The Civil War in Texas: An Exhibit from the Texas State Library and Archives
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1862: Fiery Trial 1863: The Tide Turns 1864: No Way Out End of the Ordeal Further Reading

Justus W. Ferris to Pendleton Murrah, February 14, 1864

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Justus W. Ferris to Pendleton Murrah, February 1864

The laws of last Legislature have not yet
reached us; and I write you to know what provision
is made, if any, for detailing some persons to
remain at home whose services are absolutely required
at home.

For instance Mr Parton is our shoe-maker—has
a shop with two workman [sic] beside himself[.] He
works hard night & day, and on very reasonable
terms. The soldiers in the army from this county
are dependant on this shop for shoes. If he is
taken away, his shop is closed & not only the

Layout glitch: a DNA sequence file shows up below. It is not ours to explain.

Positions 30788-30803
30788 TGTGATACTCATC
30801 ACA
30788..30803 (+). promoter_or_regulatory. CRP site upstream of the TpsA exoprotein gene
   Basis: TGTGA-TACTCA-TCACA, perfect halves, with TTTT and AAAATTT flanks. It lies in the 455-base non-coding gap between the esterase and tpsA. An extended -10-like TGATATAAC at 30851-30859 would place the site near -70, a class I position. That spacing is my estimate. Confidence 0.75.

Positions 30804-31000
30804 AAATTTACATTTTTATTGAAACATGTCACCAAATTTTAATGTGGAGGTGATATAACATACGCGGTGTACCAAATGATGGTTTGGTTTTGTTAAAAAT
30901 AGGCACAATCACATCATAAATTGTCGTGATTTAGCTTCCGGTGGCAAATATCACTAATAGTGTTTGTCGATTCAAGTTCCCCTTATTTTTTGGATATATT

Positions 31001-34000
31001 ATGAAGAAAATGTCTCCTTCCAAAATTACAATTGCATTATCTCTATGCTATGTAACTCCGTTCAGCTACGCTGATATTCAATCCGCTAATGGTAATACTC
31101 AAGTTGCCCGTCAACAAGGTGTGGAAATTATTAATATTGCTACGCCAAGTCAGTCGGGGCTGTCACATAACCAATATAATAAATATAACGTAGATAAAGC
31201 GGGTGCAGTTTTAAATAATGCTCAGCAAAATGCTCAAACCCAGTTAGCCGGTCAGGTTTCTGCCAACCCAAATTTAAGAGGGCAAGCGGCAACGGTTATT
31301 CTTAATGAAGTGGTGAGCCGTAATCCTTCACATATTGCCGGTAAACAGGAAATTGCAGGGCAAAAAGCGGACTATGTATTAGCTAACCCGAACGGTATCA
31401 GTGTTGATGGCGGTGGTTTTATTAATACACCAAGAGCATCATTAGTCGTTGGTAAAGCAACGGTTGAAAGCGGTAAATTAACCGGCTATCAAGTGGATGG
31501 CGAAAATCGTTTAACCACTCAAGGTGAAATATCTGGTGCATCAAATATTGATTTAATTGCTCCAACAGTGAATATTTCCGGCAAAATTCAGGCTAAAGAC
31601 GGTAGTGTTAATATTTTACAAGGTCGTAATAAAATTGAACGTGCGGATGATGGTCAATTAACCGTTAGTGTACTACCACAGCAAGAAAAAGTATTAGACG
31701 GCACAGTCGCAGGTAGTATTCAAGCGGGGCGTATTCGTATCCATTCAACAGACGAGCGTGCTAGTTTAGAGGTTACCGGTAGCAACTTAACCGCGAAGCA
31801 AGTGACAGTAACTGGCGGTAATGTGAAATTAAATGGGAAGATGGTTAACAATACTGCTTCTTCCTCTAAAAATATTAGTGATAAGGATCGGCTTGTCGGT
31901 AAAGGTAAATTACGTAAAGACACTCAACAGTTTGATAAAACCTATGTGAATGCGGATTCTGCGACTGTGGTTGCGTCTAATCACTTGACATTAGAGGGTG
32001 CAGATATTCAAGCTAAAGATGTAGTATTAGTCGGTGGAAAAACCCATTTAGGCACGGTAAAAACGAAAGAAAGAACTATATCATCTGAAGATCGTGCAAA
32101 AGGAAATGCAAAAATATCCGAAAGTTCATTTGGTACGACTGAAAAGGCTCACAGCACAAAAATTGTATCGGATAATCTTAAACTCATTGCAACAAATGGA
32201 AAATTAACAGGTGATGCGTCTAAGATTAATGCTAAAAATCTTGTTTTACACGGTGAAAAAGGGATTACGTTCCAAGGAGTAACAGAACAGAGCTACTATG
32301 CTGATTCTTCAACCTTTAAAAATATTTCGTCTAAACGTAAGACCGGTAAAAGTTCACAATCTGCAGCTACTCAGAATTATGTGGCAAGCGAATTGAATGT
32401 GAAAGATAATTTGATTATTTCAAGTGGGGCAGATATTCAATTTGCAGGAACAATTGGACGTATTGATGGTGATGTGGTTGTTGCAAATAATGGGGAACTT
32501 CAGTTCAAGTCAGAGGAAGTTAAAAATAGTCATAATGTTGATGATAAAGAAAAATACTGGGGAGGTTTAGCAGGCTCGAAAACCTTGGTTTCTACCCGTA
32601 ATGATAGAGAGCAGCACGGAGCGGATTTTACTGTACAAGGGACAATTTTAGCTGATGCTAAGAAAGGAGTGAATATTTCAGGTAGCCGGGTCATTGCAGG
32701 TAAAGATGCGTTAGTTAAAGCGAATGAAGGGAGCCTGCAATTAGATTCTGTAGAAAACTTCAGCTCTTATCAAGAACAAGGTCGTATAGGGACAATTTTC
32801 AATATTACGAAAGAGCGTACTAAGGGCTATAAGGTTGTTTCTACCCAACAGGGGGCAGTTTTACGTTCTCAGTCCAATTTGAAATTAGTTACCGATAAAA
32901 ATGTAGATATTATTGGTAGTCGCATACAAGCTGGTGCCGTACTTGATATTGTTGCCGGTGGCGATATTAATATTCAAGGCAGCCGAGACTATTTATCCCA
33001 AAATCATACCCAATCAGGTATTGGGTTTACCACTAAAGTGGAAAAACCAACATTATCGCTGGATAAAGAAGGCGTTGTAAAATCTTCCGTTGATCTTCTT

soldiers but our women & children must go barefooted[.]
He certainly can do more service for the army & the
county making shoes & boots here, than he possibly
could in the army. We got up a petition
to you to have him detailed—it has been returned
without any action[.] He is enrolled in the militia[.]

Now if there is not some regard made to
these things & to home interests, there will be
suffering at home & that shortly[.]

Here in the wheat region, with a large crop
last year, it is very difficult to procure bread-stuffs
for indigent families. The wheat crop for the
coming year has been seriously injured by the frost
& freeze of last winter[.] There must be a short

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Justus W. Ferris to Pendleton Murrah, February 14, 1864. Records of Governor Pendleton Murrah, Archives and Information Services Division, Texas State Library and Archives Commission.

Page last modified: August 24, 2011